Home truths: Bionic man takes the Metal Mickey

How CNN, Wired, the BBC, The Times, Guardian, Daily Mail et al fell for the cyborg saga


The cover of this month's Wired features "cybernetics pioneer" Kevin Warwick explaining how he is pushing the boundaries of science and humanity by turning himself into a cyborg -- part man, part machine. A small implant into his arm will allow a computer to decide its movements, paving the way for a future where humans and machines are inexorably linked.

An intriguing story, except that it is unproven, untenable and little more than the latest PR puff piece collected in an interesting academic career.

That Wired dedicated seven pages to this "breakthrough" is perhaps unsurprising, but it is also the first indication that what has been a peculiar UK disease for the past three years has finally crossed the Atlantic.

Professor Kevin Warwick of the Cybernetics Department at Reading University has become one of the best-known scientists operating in the UK. His exploits are frequently covered by the national media and he is never far from newspaper columns, championing his book on the future of mankind, In the Mind of the Machine.

It remains incredible then that none of his well-publicised experiments have achieved their goals and the extrapolated philosophy from such failures is still given credence by a usually cynical press. The academic community is up in arms.

Jumping off Towers

"It's difficult to describe how frustrating it is in the field seeing this man being our spokesman," Richard Reeve of the Department of Artificial Intelligence at Edinburgh University told The Register. Buffoon, said Inman Harvey of the University of Sussex. Irresponsible, said Professor Alan Bundy of Edinburgh. Idiot, says Joanna Bryson of MIT. Unrealistic, said Professor Blay Whitby from Sussex. The list goes on.

So what has gone wrong? While academics are understandably anxious about a public slanging match, have journalists become so used to the great pace of technology that the fear of looking foolish has overriden the need to investigate astonishing claims?

Why, for example, did no one mention that a previous nine-day implant, far from sparking the advent of man-machines, was little more than a transmitter beneath a few millimetres of skin? And what is the possible connection between applying an electric current to nerves in the arm and telepathic communication? The questions continue but the answers are conspicuously absent.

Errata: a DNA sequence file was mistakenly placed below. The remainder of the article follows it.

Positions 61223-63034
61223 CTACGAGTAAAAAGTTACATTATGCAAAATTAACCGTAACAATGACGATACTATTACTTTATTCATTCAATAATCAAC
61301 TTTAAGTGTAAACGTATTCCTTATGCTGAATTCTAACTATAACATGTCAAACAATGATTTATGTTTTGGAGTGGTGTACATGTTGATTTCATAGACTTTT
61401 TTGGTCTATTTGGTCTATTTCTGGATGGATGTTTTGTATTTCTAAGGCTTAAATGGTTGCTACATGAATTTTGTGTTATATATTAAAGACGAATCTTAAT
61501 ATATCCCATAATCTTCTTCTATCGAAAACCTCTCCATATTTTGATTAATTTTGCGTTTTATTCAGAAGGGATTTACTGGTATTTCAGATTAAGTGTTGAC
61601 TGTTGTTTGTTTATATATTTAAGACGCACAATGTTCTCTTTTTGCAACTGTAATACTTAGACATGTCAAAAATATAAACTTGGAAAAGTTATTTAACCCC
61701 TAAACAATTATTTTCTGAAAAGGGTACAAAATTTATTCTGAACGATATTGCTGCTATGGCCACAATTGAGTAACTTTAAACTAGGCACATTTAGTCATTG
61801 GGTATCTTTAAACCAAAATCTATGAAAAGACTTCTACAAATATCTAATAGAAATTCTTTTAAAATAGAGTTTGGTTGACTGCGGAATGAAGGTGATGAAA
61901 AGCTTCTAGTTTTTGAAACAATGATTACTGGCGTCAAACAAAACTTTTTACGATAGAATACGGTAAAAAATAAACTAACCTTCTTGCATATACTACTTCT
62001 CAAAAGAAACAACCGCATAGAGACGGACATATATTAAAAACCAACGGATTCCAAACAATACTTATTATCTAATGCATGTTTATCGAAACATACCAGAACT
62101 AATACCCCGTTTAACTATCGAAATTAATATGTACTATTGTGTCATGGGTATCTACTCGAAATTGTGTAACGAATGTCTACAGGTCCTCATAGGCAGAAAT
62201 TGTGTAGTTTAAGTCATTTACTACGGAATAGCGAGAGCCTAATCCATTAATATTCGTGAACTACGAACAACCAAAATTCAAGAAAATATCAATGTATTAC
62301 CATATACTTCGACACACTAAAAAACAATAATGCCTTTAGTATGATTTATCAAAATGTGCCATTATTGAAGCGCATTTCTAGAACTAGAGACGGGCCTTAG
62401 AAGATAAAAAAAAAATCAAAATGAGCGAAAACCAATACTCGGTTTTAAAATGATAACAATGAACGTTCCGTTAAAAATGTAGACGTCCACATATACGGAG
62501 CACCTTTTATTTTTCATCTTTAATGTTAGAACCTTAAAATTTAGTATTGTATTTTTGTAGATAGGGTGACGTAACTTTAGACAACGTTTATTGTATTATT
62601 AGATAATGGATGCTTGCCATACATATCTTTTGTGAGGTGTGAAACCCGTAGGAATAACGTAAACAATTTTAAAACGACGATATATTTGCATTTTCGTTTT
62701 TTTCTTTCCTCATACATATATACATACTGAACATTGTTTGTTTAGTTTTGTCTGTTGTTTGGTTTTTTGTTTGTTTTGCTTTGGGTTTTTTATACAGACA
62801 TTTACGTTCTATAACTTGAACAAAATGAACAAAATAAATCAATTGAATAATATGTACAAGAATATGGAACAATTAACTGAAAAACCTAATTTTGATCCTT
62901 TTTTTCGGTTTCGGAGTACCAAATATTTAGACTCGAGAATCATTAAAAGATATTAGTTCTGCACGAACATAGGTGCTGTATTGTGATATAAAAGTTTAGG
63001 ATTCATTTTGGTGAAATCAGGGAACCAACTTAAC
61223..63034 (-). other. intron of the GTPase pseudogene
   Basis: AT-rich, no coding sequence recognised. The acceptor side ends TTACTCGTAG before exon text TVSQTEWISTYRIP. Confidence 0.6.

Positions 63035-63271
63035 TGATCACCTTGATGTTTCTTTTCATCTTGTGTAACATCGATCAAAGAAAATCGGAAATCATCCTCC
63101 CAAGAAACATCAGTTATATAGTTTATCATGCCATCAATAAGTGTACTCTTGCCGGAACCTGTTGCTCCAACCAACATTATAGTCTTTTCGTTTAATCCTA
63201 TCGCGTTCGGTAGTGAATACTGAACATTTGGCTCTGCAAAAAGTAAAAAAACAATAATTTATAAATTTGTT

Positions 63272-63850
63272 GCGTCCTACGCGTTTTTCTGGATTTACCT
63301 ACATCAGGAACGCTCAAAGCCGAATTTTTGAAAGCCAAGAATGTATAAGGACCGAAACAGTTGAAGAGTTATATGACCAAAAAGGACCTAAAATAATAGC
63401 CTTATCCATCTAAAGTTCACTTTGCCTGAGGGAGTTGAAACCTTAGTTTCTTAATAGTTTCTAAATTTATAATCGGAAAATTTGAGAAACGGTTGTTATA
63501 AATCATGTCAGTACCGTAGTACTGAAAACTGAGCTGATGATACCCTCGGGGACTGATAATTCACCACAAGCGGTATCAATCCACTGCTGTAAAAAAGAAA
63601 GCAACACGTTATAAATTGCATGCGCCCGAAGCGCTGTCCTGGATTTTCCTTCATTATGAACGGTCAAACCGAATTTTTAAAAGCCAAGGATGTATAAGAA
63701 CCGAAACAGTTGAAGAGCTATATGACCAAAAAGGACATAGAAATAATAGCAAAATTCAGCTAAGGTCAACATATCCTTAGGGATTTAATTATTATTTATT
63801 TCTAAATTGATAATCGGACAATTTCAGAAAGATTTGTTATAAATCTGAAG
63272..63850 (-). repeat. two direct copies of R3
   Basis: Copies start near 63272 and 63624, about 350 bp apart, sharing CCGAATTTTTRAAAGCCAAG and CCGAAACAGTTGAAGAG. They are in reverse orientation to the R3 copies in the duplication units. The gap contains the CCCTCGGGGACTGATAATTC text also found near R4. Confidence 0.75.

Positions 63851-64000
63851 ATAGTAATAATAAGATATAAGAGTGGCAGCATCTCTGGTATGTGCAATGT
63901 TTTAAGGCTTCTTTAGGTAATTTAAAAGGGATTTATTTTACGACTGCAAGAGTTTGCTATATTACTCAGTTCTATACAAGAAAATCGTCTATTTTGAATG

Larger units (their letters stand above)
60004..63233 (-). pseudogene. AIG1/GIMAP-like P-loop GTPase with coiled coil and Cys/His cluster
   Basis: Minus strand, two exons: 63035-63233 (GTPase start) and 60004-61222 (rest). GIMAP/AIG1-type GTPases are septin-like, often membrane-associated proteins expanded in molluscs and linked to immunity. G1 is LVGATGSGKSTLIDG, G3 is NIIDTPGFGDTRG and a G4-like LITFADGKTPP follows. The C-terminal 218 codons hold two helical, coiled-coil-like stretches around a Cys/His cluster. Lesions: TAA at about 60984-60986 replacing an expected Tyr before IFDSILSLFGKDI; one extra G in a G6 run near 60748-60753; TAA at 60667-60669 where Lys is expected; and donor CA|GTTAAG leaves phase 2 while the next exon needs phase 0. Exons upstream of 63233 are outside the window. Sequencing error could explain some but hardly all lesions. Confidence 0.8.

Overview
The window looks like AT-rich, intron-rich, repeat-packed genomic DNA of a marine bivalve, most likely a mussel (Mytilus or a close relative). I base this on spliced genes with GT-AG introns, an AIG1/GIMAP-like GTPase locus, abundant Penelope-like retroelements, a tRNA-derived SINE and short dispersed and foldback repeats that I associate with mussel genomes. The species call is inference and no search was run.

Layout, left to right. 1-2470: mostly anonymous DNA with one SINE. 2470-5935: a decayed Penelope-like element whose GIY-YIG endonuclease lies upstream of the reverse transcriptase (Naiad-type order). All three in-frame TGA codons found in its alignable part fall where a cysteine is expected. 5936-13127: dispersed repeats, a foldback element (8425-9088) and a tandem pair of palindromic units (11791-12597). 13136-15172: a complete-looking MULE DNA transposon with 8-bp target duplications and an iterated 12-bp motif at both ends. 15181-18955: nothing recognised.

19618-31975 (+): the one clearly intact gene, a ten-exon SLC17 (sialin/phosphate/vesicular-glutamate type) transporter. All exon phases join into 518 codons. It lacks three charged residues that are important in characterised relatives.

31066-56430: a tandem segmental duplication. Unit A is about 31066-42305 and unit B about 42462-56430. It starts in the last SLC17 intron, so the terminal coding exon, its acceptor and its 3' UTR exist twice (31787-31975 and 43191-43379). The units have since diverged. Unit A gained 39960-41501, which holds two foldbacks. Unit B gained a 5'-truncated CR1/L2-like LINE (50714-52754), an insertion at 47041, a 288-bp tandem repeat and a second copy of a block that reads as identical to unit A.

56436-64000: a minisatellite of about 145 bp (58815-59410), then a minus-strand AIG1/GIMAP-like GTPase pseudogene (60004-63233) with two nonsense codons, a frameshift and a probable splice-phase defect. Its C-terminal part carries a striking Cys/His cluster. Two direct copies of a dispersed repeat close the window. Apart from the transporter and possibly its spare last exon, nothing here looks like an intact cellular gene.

The fact that CNN, the BBC and nearly all UK newspapers have reported Prof Warwick's dabblings as fact has even led to determined efforts to remove the cyborg guru from the British Association's list of competent spokespeople.

Prof. Whitby neatly sums up the situation: "For centuries before there was serious scientific and engineering progress in artificial flight, people tried strapping feathered wings to their arms and jumping off towers. The frequently fatal, always humiliating, results of such self-experimentation were not seen as serious progress. The scientific fields upon which Warwick pontificates are at such an early stage of development that we would do well to give more attention to the serious scientists than to the 'tower jumpers'."

I, Robot: those hi-tech experiments in full

Implant 1 -- August 1998

Prof. Warwick inserted a 23mm chip in his left arm. This sent out a low-frequency signal picked up by detectors in his department. As the chip drew close to doors, they opened, when he walked into rooms, the lights came on. What's the difference between this and any other form of non-cutaneous location detector?

Implant 2 -- before July 2001

Another arm implant, this time in contact with nerves. Electric pulses will cause muscles to contract. Prof. Warwick claims this will help people with spinal injuries and eventually lead to telepathic communication by sending impulses from one person to another. Similar to trying to peel a banana with a sledgehammer.

Volleyball -- September 1999

An intelligent robot competition for volleyball between five universities slipped into farce when all entrants but the Reading University team, under Prof. Warwick, were given the wrong dimensions of the court. Despite this, Reading University came last.

Composer -- July 1998

Prof. Warwick created an "intelligent" composer to mix music together and create something on a par with human composers. A sound engineer isolated the machine-composed music immediately. Prof. Warwick argues in his book that machines are bound to like different music to human beings.

Marathon robot -- October 1997

A robot was designed to run a half marathon in Bracknell, England. ROGERR was to run two metres behind Prof. Warwick following a signal from a transmitter on his back. ROGERR went about 20 yards, veered violently off, smashed into a kerb and put himself out of action. It seems the robot preferred the sun's infra-red rays to those in the transmitter.

Robot Hand -- 1993

One of many attempts to recreate the power and sensitivity of the human hand, Prof. Warwick's CybHand was embarrassed when a photographer took a picture of it dropping a china cup during a demonstration of the hand's capabilities. ®

Related stories

World's first cyborg: man/machine or pipedream?
Robot cat barred from flight to Moscow
Day of The Robots is coming, says UN

Check out NTK.Net for this lovingly preserved example of a Prof Warwick/News of The World/Cyber Drug classic.


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